Some of the kids danced to the faster versions of the song, and others took notes like the serious musicologists they are, talking about how the changes in language and instruments and voices added to our ideas about what peace might actually be: it isn’t just the slow and mournful kind of peace we’re used to singing about, but also the raucous, complicated, dissonant, fast and faster, loud and louder, one voice and many voices cacophony that can encompass everyone, if we let it.

We may have played the music too loud, because one of the kids came back from the bathroom saying they could hear it down the hall, but I don’t think anyone minded. Music has so much power to make us feel heard, and connected, to each other and to ourselves. I never want to lose that connection from my life, or my teaching.

And, maybe inspired by my students, I was able to practice the songs for the Women’s Seder on my own, and when the day came, I was ready to sing with the female members of the choir without too much anxiety. And it felt really good to be a part of things, and to be able to add my voice, and not have to stay home and watch it all on Zoom. I hope this is a sign that there will be ways for me to adapt to circumstances in the future and always find my way forward, but for now, this was enough.

In case you’re interested in trying the experiment:

Oseh Shalom by Nurit Hirsch
Oseh Shalom (SATB Choir) by John Leavitt
Oseh Shalom by Debbie Friedman
Oseh Shalom by Elana Jagoda
Oseh Shalom by - Nefesh Mountain
Oseh Shalom by Nava Tehila
Oseh Shalom by Ochs

If you haven’t had a chance yet, please check out my Young Adult novel, Yeshiva Girl, on Amazon. And if you feel called to write a review of the book, on Amazon, or anywhere else, I’d be honored.

            Yeshiva Girl is about a Jewish teenager on Long Island, named Isabel, though her father calls her Jezebel. Her father has been accused of inappropriate sexual behavior with one of his students, which he denies, but Izzy implicitly believes it’s true. As a result of his problems, her father sends her to a co-ed Orthodox yeshiva for tenth grade, out of the blue, and Izzy and her mother can’t figure out how to prevent it. At Yeshiva, though, Izzy finds that religious people are much more complicated than she had expected. Some, like her father, may use religion as a place to hide, but others search for and find comfort, and community, and even enlightenment. The question is, what will Izzy find?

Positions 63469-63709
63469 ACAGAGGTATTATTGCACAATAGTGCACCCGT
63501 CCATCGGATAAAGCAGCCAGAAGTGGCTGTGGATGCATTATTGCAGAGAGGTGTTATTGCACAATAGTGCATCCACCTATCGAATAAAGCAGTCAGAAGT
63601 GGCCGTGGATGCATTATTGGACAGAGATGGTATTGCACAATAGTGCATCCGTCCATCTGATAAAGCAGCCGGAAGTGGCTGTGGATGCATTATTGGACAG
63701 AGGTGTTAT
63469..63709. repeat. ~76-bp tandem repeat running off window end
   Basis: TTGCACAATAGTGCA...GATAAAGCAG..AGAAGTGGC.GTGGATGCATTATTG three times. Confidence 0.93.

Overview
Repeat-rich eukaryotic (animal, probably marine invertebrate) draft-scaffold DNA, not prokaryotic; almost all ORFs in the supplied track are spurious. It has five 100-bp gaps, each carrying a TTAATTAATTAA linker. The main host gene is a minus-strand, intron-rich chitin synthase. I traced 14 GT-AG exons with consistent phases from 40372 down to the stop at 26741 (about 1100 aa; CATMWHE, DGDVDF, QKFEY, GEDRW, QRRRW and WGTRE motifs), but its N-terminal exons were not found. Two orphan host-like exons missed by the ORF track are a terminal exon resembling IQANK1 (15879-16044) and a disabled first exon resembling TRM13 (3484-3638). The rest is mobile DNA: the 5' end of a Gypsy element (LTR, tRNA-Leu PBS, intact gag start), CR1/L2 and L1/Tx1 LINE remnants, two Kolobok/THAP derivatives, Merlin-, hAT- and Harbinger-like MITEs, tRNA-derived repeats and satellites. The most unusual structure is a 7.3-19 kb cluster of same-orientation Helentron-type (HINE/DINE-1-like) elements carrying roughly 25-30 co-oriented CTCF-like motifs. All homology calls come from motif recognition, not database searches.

About rachelmankowitz

I am a fiction writer, a writing coach, and an obsessive chronicler of my dogs' lives.

38 responses »

  1. You did right to realize that you were in over your head and needed to set some limits on your time. Good for you. Don’t let anyone make you feel guilty about that, no matter how well intentioned they may be. Stick to your guns and don’t feel bad about doing it. You did the right thing. Don’t worry about outside subtle pressures. That’s my opinion and I’m sticking to it.😊

  2. Pingback: Choir Rehearsals | The Jahraqian Kingdom

  3. I’m so glad you could find your own way to sing without stress. It can bring such joy.

  4. It is a good thing to say “no” and set limits on how much you can do. Perhaps you will be able to take it one day at a time later .

  5. Rachel–don’t let anyone make you feel guilty. You told the director and the Cantor, they were OK with it and you still got to sing. That’s so wonderful! If there are only so few congregants at Friday night service, they are feeling the same was as you are. You are not alone. And I am very happy for you.